Manatt’s Anne Karl loves helping states navigate the Medicaid program because she’s working to improve the country’s health-care safety net.
Her day-to-day is spent thinking about how to use the Medicaid program to better cover individuals, offer more services, and pay for them more efficiently, she said.
Karl has been working with North Carolina since 2017 to completely restructure how its Medicaid program pays over $2 billion in hospital payments each year. The state is transitioning its Medicaid program in July from one where the state pays health-care providers, including hospitals, a fee directly for each service they provide to one where the state pays an insurance company a fixed monthly amount and the insurance company pays the providers.
To change from a fee-for-service to a managed care model this year, the state needed to alter how hospitals were being paid since the existing payment methodology wouldn’t be permitted under federal law, Karl said.
The Manatt partner had to ensure the new managed care payment model complied with the evolving federal requirements and still fit within the state Medicaid agency’s core goals of improving efficiency and quality of care.
“The work that I led for our team was around, ‘Exactly how you do that?’” Karl said. “How do you take the dollars going out today, change it so it fits the federal requirements for the dollars that are going out tomorrow and also advance the policy aims of the agency?”
While Karl’s practice expands beyond Medicaid, she has distinguished herself as an expert on the Medicaid program, which is funded jointly by the federal and state governments.
She not only has substantive expertise in Medicaid, she’s incredibly skilled at working with clients and helping them reach consensus around new ideas, said William Bernstein, a partner and leader of Manatt’s health practice.
“She is a real health-care lawyer,” he said.
Because there’s a lot money involved, Karl said the hospitals were understandably and rightfully concerned about how the Medicaid change in North Carolina, which takes effect July 1, will impact their business.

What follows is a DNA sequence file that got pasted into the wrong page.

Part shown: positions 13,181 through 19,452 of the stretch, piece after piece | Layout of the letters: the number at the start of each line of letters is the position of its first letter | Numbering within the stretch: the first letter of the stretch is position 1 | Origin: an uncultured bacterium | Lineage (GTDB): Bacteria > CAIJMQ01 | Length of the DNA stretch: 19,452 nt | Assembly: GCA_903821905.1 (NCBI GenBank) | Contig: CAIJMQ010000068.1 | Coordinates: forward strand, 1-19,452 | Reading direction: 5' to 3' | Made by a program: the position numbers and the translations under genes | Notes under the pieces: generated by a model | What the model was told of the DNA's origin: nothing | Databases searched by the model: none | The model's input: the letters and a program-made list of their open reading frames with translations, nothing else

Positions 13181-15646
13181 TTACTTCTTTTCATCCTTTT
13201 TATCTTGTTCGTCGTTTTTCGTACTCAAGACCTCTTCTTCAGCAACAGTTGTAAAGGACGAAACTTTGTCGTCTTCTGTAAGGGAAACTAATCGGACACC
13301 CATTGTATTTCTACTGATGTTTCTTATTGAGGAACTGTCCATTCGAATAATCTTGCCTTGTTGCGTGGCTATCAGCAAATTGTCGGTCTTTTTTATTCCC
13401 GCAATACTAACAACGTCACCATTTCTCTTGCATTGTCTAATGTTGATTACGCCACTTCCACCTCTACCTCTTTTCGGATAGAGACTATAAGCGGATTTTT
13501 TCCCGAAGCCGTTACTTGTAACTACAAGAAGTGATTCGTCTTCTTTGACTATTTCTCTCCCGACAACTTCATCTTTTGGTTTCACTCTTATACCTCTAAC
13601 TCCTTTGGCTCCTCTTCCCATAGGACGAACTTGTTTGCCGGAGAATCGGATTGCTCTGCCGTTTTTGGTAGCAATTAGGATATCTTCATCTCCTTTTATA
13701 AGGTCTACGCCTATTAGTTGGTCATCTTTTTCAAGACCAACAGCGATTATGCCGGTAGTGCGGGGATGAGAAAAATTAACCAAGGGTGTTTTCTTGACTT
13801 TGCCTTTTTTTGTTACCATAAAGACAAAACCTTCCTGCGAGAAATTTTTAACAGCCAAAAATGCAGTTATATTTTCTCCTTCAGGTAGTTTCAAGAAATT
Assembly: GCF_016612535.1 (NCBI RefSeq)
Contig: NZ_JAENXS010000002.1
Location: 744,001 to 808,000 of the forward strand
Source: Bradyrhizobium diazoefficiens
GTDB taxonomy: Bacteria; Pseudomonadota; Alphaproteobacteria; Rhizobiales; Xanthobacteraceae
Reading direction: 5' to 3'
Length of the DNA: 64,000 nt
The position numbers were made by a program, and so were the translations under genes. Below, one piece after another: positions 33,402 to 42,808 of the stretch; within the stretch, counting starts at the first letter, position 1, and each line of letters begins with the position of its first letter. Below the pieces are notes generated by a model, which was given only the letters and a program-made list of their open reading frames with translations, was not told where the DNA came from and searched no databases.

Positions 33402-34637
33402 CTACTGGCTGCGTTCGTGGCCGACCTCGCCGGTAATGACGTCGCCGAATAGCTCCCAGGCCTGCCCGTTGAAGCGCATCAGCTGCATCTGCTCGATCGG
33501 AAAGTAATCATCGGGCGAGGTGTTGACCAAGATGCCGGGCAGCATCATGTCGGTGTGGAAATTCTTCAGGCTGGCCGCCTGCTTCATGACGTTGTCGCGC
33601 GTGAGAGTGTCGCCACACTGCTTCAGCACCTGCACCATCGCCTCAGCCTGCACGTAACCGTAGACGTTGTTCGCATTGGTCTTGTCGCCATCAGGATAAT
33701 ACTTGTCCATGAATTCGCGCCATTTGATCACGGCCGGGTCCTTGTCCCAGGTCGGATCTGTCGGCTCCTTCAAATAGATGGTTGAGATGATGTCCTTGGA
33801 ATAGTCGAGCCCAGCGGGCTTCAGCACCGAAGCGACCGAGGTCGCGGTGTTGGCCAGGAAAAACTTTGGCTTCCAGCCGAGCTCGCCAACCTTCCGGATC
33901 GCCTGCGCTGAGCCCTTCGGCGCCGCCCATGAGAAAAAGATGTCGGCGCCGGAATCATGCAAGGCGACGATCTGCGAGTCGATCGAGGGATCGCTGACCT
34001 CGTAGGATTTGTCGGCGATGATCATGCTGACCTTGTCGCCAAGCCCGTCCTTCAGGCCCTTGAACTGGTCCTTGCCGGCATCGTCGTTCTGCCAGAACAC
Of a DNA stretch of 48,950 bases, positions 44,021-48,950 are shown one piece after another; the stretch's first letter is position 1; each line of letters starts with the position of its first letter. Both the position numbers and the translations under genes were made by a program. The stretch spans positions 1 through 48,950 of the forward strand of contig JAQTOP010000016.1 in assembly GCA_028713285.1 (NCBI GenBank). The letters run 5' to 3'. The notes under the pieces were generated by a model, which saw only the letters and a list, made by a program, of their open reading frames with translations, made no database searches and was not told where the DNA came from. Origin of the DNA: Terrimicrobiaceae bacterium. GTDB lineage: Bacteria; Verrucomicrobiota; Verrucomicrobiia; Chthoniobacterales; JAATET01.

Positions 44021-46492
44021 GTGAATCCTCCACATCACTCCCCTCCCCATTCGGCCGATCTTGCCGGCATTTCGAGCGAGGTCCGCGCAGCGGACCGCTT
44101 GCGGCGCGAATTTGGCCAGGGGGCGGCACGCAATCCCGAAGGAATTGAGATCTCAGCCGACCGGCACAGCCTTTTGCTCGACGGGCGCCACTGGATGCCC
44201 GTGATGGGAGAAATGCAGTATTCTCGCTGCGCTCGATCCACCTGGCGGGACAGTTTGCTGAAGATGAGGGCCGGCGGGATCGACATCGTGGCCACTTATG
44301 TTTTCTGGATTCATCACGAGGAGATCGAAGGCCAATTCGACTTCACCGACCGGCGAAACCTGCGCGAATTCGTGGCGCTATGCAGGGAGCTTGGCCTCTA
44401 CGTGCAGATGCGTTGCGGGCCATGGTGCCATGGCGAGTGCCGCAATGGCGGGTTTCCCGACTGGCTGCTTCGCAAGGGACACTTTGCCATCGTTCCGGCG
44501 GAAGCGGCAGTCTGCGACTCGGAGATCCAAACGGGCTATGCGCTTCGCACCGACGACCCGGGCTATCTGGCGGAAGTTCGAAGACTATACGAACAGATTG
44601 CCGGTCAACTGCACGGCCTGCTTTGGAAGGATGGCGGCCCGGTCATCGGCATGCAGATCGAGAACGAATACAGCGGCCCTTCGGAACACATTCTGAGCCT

“It has been a really long collaborative process between working with the Medicaid agency and the hospitals to ensure this big transition will be successful, and most importantly making sure Medicaid beneficiaries in North Carolina get really fabulous care and have great access to that care,” she said.
Karl is also leading Manatt’s work advising Vermont’s Agency of Human Services in developing, drafting, and negotiating an extension of its Medicaid demonstration project, which provides additional subsidies to help Medicaid beneficiaries buy insurance through Obamacare and covers moderate long-term care.
“Vermont has a waiver that goes back to 2005 that does all sorts of innovative things which they need to renegotiate every five years,” she said. “This is the next renegotiation.”
States can request special permission to do things that wouldn’t ordinarily be allowed in the Medicaid program through a waiver under Section 1115 of the Social Security Act. The waiver gives states more flexibility.
At 36, the level at which Karl is operating now in the health-care industry is pretty rare, Bernstein said. “Anne’s just a superstar.”
Like many people, Karl’s work has pivoted over the last year to focusing on the effects of the Covid-19 public health crisis. She’s worked to help her clients better understand how they can utilize the federal and state Covid-19 relief funding for things like covering the costs of traveling nurses or building new testing sites. She’s also been making sure her clients are complying with all the reporting requirements tied to the funds.
“There has been a huge amount of money that’s gone to providers to address the major disruption in terms of their businesses, making sure they have the dollars to keep the lights on and maintain access for individuals,” she said.
“That’s been another huge part of my work in the past year.”